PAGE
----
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Tina Burjaliani – Georgia Maintains Highest Ranking in U.S. State Department Report



“Georgia maintains the highest ranking in the U.S. state department annual report in the First Tier,” Deputy Minister of Justice Tina Burjaliani stated at a briefing today.

She says that in the report states are divided in three tiers: Tier 1 indicates that a government complies with minimum standards for the elimination of trafficking. The states that partially meet or can’t fully meet the minimum requirements are in the second and third Tiers.

Burjaliani explains that Georgia has been in the first Tier for the fifth year.

She says that according to the report, the Georgian “government significantly increased funding for anti-trafficking training and prevention activities, including in the budgets of its shelters for victims”.

Burjaliani states that the Government of Georgia demonstrated improvements in its anti-trafficking law enforcement efforts during the reporting period. Authorities prosecuted and convicted five sex trafficking offenders in 2011. Sentences ranged from six to 19 years’ imprisonment.

“Trafficking is a transnational crime and often organized crime. That’s why the International cooperation is important for the effective fight against trafficking. We actively cooperate with out neighboring states, Turkey, Azerbaijan and Armenia, to unify our efforts and make our fight more effective”, Tinatin Burjaliani said.

The U.S. annual report on trafficking was released yesterday. The report gives assessment of the situation in 186 countries.

“Georgia is a source, transit, and a destination country for women and girls subjected to sex trafficking and men and women subjected to conditions of forced labor. Women and girls from Georgia are subjected to sex trafficking within the country and also in Turkey and the United Arab Emirates. Following the report, in recent years, Georgian women and girls have also been subjected to sex trafficking in Egypt and elsewhere. Women from Uzbekistan and possibly other countries are found in forced prostitution in the commercial sex industry in Georgia. Country experts report that foreign women in prostitution in saunas, strip clubs, hotels, and escort services are vulnerable to forced prostitution. Men and women are subjected to conditions of forced labor within Georgia, and Georgians are subjected to forced labor in Russia, Turkey, and elsewhere. In recent years, there have been cases of foreign nationals exploited in agriculture, construction, and domestic service within Georgia. In years past, Turkish men have been subjected to forced labor in the occupied territory of Abkhazia, which remains outside the central government’s control”, the report reads.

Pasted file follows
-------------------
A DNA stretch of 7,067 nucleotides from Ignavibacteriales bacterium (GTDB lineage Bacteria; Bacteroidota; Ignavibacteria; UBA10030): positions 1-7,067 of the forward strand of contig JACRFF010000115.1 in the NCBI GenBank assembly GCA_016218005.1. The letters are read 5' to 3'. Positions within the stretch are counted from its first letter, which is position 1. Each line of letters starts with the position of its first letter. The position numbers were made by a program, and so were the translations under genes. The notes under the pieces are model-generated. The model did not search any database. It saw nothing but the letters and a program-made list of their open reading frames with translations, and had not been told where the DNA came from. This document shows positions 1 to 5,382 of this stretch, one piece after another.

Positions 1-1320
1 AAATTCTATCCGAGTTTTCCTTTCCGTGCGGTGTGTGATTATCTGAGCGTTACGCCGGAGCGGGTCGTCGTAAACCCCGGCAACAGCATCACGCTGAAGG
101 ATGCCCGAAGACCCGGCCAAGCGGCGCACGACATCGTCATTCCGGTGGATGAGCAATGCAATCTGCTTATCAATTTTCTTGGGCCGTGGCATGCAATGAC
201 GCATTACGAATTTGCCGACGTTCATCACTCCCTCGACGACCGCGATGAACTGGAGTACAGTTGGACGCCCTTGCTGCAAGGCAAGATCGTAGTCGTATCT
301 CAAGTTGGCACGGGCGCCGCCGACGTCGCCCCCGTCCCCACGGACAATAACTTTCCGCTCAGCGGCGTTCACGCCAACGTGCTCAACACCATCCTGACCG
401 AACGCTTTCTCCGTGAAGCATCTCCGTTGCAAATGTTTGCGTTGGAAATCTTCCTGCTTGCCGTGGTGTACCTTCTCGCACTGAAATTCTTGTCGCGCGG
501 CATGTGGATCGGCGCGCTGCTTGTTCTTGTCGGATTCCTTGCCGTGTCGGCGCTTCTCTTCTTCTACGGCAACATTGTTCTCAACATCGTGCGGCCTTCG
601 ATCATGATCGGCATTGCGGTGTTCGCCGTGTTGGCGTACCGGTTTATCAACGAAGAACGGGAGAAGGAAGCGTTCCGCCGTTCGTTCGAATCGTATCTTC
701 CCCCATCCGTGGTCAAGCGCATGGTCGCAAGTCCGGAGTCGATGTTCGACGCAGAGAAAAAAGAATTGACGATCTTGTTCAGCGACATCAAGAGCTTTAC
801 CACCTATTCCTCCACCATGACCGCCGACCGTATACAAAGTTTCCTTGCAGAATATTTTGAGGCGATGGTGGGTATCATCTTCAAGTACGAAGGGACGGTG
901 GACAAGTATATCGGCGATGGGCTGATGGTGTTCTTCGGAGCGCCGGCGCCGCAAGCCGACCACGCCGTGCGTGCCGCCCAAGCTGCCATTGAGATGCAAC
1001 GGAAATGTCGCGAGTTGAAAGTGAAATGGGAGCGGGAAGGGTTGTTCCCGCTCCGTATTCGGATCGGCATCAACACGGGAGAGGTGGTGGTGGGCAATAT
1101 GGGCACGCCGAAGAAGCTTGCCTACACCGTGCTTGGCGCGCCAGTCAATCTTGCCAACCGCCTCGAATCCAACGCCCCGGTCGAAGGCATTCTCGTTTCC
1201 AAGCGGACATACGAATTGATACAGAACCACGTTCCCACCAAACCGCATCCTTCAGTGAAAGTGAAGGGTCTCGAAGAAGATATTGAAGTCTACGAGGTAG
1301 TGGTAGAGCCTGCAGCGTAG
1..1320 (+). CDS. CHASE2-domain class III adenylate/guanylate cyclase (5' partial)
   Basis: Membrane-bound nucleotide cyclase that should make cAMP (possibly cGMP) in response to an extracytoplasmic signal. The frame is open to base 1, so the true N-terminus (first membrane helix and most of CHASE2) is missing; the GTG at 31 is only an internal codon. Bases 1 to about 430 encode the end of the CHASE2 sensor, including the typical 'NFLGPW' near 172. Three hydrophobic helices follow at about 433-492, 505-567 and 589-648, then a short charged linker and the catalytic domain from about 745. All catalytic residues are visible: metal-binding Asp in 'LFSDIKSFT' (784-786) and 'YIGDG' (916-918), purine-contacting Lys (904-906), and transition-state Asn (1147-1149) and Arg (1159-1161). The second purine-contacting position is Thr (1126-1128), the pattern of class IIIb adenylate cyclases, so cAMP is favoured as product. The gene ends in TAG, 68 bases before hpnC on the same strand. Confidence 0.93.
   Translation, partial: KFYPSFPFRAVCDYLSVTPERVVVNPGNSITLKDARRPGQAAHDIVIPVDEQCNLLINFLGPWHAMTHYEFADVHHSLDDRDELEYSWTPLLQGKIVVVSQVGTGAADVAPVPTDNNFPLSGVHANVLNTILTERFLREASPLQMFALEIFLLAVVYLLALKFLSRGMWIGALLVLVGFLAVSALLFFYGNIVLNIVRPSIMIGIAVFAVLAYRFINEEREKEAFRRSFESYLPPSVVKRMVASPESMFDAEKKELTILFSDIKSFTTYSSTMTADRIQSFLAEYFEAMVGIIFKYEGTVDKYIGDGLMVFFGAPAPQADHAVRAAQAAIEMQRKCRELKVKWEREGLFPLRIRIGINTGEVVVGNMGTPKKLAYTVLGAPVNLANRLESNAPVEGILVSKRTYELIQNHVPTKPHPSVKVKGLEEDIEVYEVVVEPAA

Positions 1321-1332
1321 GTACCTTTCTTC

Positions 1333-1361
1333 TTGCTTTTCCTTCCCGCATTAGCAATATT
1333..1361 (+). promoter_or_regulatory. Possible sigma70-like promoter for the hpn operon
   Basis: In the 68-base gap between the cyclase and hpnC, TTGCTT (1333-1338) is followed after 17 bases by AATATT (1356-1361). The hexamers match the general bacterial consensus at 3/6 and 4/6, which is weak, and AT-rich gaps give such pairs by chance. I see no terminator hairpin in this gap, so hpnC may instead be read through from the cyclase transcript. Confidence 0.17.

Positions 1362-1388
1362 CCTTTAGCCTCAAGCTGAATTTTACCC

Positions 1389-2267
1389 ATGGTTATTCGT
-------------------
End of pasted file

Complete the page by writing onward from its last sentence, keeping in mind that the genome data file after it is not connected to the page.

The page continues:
The report gives information of the NGOs that work with street children from Georgia, Armenia, and Russia, as well as with Roma children: “some children are exploited into begging or theft by third parties, including their parents, a form of trafficking. Although children are not commonly found working in agriculture in Georgia, except on family-owned farms, a labor trafficking expert in the country indicated that children working in agriculture and in the informal urban economy are highly vulnerable to forced labor”, the report reads.

Following the report, the Government of Georgia fully complies with the minimum standards for the elimination of trafficking.

Recommendation for Georgia are: to “employ more effective methods to detect and identify potential trafficking victims, especially those experiencing non-physical forms of coercion, the more common manifestation of trafficking in the country.

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